Is Hearing Loss a Sign of Dementia?

June is celebrated as Alzheimer’s and Brain Awareness Month. This month, we’re looking at the connection between your hearing and your brain. Specifically, we’re asking: “Is hearing loss a sign of dementia?”

What is Dementia?

Dementia is a group of symptoms arising from the brain being damaged by disease. Symptoms are problems with memory, thinking, problem solving, language and perception. There are different types of dementia and 70% of cases are caused by Alzheimer’s disease. It’s currently estimated that 1 in 6 women and 1 in 10 men over the age of 55 will develop dementia.

The Brain Connection

The Hearing Loss Association of America state that ‘hearing loss may increase the risk of cognitive problems and even dementia.’

But that could also mean that if we are proactive in maintaining and protecting our hearing health that we could also be helping to maintain our cognitive processes longer.

In a 2011 John Hopkins study, 639 mentally sharp individuals had their cognitive health monitored for between 12 and 18 years. Results showed that the risk of developing dementia rises with the severity of hearing loss.

Bear in mind that it’s also more difficult to adjust to using a hearing aid once symptoms of dementia or cognitive decline have begun. This is why at Anderson Audiology we encourage you to seek professional advice ASAP if you have any hearing loss concerns for yourself or a loved one – no matter the age.

How Hearing Loss Could Lead to Dementia  

These are potential ways that hearing loss could increase the risk of developing dementia.

  1. Social isolation tends to increase with hearing loss, and has long been accepted as a risk factor for dementia and cognitive decline. Perhaps due to the ‘use it or lose it’ theory. I.e. your brain is getting less opportunity to exercise its ability to filter out and process multiple sounds, so its capacity to do so declines.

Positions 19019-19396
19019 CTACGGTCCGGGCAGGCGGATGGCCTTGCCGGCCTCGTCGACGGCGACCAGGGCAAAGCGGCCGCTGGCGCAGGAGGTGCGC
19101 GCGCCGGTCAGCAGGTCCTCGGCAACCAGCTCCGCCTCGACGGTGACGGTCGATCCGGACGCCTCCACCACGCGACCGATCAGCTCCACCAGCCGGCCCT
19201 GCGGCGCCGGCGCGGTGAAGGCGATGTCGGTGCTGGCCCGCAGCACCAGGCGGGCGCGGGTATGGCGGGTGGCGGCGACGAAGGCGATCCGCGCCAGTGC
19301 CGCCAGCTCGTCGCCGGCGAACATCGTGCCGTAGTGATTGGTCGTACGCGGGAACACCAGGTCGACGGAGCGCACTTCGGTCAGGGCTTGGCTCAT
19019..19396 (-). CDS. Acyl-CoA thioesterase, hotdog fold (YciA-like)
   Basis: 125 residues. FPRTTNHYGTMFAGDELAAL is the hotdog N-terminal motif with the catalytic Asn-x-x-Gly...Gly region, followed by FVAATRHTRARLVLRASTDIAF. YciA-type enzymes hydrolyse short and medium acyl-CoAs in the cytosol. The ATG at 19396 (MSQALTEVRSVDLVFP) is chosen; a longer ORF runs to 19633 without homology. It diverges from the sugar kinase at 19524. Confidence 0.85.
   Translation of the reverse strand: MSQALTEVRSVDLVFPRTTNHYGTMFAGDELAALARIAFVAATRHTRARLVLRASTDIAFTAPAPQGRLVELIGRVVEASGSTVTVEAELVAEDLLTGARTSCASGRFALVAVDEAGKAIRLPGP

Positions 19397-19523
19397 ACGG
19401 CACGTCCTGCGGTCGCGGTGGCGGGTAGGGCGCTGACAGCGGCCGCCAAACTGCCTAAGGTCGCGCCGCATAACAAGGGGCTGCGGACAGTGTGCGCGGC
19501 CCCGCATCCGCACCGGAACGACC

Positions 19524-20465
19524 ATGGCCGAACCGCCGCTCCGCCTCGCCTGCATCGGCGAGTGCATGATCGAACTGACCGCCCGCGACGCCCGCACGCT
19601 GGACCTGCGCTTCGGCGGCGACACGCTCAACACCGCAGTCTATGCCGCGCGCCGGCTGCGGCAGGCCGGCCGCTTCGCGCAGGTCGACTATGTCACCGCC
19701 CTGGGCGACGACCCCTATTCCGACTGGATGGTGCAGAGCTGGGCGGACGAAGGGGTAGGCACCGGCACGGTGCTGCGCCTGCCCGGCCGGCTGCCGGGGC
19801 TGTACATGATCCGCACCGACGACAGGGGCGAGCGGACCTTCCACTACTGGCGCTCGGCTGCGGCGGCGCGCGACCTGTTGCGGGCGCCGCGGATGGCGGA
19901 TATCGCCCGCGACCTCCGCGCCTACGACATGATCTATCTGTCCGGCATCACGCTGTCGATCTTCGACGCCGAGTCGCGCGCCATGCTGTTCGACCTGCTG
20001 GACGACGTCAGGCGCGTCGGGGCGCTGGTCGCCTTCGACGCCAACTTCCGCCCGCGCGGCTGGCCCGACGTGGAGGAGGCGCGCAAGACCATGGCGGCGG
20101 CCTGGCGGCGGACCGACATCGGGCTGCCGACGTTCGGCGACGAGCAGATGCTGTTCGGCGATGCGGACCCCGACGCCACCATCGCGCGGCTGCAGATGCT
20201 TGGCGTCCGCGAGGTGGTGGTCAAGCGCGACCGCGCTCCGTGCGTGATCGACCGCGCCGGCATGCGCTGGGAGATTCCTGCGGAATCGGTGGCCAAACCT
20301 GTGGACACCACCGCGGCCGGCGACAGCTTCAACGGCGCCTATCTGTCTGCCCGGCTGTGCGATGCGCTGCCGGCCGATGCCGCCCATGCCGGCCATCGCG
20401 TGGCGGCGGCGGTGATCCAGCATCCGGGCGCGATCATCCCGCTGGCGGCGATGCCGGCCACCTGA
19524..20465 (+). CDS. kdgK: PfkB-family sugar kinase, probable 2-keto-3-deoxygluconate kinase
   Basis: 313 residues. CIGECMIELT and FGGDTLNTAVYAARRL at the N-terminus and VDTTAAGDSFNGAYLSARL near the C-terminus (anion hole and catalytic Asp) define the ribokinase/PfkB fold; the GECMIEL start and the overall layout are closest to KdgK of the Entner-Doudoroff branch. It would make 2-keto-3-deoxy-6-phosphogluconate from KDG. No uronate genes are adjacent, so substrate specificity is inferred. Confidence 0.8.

2. Brain structure could become altered due to a lack of stimulus, as seen in brain imaging studies of older adults with a hearing loss. They had less grey matter in the area of the brain which receives and processes sound from the ears. It seems brain cells shrink from lack of use and this could affect cognition. (It may be possible that hearing technology could be beneficial in recovery via assisting more information to be processed by these parts of the brain.)
  3. Extra ‘cognitive load may fatigue the brain. With untreated hearing loss, you often strain to hear things around you and are prone to frustration and stress from concentrating. These all cause avoidable excess energy drains on your brain, which in turn may reduce the amount of energy available to process memory function when it comes to sound. Over time, it’s possible that this leads to a reduction in brain resilience.

It makes sense to adopt a regular routine of hearing assessments and good daily practices to protect your hearing and general wellbeing. If you would like to discuss how we can help, please call 702-997-2964 or click here to book an appointment.

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The purpose of this hearing assessment and/or demonstration is for hearing wellness to determine if the client(s) may benefit from using hearing aids. Products demonstrated may differ from products sold. Test conclusion may not be a medical diagnosis. The use of any hearing aid may not fully restore normal hearing and does not prevent future hearing loss. Testing is to evaluate your hearing wellness, which may include selling and fitting hearing aids. Hearing instruments may not meet the needs of all hearing-impaired individuals. One offer per customer. Insurance benefit, including Managed Care or federal reimbursements, cannot be combined with any of our promotional offers, coupons or discounts. Other terms may apply. See office for details.

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